You may have written a will some time ago and consider that as a task ticked off of your list.  However, life is ever-changing and so too should your will be. Make sure to review and update your will to reflect any significant life events, such as marriage, new births, divorce, or changes in financial circumstances.

Make sure that your will is valid and legal by checking this page on the YouGov website.

Planning your funeral in advance

By planning your funeral ceremony you can help to make life easier for those you leave behind. According to a recent SunLife report 1 in 5 people don’t know any of their loved one’s funeral wishes.

Think about which type of funeral you feel would be most appropriate for you, including whether you would choose a traditional burial, a cremation, or a more eco-friendly option. Click here to read our blog on environmental funeral options.

Funerals can be held in a variety of places. Most are held in crematoria, cemeteries, or woodland burial sites but they can be held in other locations, such as a community hall or hotel. There is also a growing number of direct cremations – where the cremation takes place with no ceremony. These are often followed by a ceremony at a later date.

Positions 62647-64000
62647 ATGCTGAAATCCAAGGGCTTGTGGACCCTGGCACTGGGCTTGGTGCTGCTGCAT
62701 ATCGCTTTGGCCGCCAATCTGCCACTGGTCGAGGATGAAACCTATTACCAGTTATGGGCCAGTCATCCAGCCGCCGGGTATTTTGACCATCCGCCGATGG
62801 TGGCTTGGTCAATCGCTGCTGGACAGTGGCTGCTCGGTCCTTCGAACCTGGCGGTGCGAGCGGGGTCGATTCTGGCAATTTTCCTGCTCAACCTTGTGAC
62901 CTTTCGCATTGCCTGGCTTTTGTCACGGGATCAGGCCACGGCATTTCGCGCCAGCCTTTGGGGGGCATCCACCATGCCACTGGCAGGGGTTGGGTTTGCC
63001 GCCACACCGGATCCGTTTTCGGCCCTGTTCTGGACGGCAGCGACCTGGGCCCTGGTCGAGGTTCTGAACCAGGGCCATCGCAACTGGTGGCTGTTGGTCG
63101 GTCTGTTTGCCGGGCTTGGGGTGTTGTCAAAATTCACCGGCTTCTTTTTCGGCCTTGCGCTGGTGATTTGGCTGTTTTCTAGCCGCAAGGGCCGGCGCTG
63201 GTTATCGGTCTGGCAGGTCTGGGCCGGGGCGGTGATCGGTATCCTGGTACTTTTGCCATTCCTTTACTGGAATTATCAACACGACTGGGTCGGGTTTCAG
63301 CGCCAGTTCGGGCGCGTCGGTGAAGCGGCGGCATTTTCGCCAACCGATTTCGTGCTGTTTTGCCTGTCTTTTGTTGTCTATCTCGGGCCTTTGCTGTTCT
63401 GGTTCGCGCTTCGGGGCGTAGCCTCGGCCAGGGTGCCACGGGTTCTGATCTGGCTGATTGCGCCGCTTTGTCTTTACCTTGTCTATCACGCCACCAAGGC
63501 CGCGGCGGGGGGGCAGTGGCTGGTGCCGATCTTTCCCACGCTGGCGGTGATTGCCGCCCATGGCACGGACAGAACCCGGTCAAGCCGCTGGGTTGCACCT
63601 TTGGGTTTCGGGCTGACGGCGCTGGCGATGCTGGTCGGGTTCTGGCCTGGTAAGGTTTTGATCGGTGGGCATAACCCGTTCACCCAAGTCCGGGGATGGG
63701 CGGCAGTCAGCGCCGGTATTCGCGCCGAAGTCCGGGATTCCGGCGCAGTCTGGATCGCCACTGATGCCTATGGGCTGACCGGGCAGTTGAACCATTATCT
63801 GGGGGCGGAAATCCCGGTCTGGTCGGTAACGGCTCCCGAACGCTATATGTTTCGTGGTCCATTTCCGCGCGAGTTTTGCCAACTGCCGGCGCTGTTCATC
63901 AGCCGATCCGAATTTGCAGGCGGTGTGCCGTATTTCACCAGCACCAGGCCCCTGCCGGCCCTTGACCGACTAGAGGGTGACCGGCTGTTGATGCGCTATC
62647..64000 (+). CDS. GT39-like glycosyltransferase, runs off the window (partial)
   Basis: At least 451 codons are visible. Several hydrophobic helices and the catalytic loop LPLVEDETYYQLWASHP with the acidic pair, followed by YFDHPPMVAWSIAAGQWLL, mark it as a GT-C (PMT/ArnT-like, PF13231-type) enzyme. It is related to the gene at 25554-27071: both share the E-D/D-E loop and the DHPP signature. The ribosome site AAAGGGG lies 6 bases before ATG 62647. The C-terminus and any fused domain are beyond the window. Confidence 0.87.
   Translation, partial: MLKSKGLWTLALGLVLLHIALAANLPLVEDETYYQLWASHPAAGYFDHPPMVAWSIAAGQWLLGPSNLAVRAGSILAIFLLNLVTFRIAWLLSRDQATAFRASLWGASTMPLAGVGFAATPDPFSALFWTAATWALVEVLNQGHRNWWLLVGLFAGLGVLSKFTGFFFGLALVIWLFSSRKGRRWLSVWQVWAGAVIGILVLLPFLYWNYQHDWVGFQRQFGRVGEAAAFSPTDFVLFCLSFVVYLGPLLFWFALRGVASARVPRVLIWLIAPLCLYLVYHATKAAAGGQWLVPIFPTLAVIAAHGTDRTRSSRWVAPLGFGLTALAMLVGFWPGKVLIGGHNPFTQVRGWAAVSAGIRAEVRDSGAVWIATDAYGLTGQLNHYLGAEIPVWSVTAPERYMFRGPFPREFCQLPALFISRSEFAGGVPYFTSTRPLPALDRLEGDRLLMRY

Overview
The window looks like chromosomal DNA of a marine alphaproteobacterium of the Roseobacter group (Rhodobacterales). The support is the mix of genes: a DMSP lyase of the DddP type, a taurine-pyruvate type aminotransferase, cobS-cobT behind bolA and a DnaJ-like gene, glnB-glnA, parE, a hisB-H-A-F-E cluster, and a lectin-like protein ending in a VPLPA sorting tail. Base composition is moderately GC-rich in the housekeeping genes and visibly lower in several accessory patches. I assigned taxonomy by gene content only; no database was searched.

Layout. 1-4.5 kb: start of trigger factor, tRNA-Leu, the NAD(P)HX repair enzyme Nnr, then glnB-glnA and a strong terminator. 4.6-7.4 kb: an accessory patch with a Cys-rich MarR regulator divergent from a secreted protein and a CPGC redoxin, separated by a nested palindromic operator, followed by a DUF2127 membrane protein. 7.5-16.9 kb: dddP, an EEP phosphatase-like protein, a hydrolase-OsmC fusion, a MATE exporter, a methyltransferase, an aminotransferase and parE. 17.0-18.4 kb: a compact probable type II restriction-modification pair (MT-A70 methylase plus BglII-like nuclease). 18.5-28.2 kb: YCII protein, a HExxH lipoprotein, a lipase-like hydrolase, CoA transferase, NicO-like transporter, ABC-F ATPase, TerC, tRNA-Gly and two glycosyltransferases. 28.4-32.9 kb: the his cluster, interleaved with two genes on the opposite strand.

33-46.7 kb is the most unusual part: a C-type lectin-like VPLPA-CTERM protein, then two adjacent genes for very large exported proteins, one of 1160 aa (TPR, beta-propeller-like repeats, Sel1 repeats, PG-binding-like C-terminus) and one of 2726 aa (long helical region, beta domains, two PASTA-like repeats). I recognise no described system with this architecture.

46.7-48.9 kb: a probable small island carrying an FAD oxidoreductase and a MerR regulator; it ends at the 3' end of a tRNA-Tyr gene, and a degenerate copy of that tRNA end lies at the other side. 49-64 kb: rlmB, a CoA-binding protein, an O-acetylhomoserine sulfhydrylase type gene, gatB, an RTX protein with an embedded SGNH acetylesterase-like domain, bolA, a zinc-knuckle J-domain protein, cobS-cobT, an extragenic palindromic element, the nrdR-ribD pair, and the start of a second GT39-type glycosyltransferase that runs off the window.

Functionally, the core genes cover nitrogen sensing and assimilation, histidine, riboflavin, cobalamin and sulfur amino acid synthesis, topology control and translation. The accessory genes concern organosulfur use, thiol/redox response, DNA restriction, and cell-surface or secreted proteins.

You can also consider including things in the ceremony that are meaningful to you and your values, such as songs and music or specific poems or readings. If you’re not religious and would like your funeral to be an authentic reflection of your beliefs, let your loved ones know that you would like a non-religious funeral.

It’s a good idea to write down your wishes and keep them in a safe place with your will.

Alternatively, if you know you would like a personal, non-religious funeral, and want to take the pressure of planning a funeral off of loved ones, you can work with a Humanist Ceremonies celebrant who can help you plan your funeral. Your celebrant will talk with you about the type of funeral you would like. Your wishes will then be recorded and securely stored, with any notes or scripts that the celebrant has written kept in a secure repository.

End-of-life care

Considering your choices for end-of-life care in advance means that you will be able to share your preferences while you have the full capacity to do so.

While you can’t predict and plan for every situation, having open conversations will allow your family to be able to more confidently make choices for you if you become too unwell to make decisions for yourself. There are also some options that you can decide on in advance, such as where you would want to stay if you become unable to look after yourself – at home with carers, in a hospice, or in a hospital?

You can find more information about advance care planning here on the Hospice UK Website.

Find out more

To learn more about humanist funerals, or find a celebrant, use the links below:

Find a humanist funeral celebrant
What are humanist funerals?
Pre-Planned Funerals
Humanist funeral FAQs

Your humanist celebrant will write a unique script.

Find thoughtful ways to create a unique ceremony.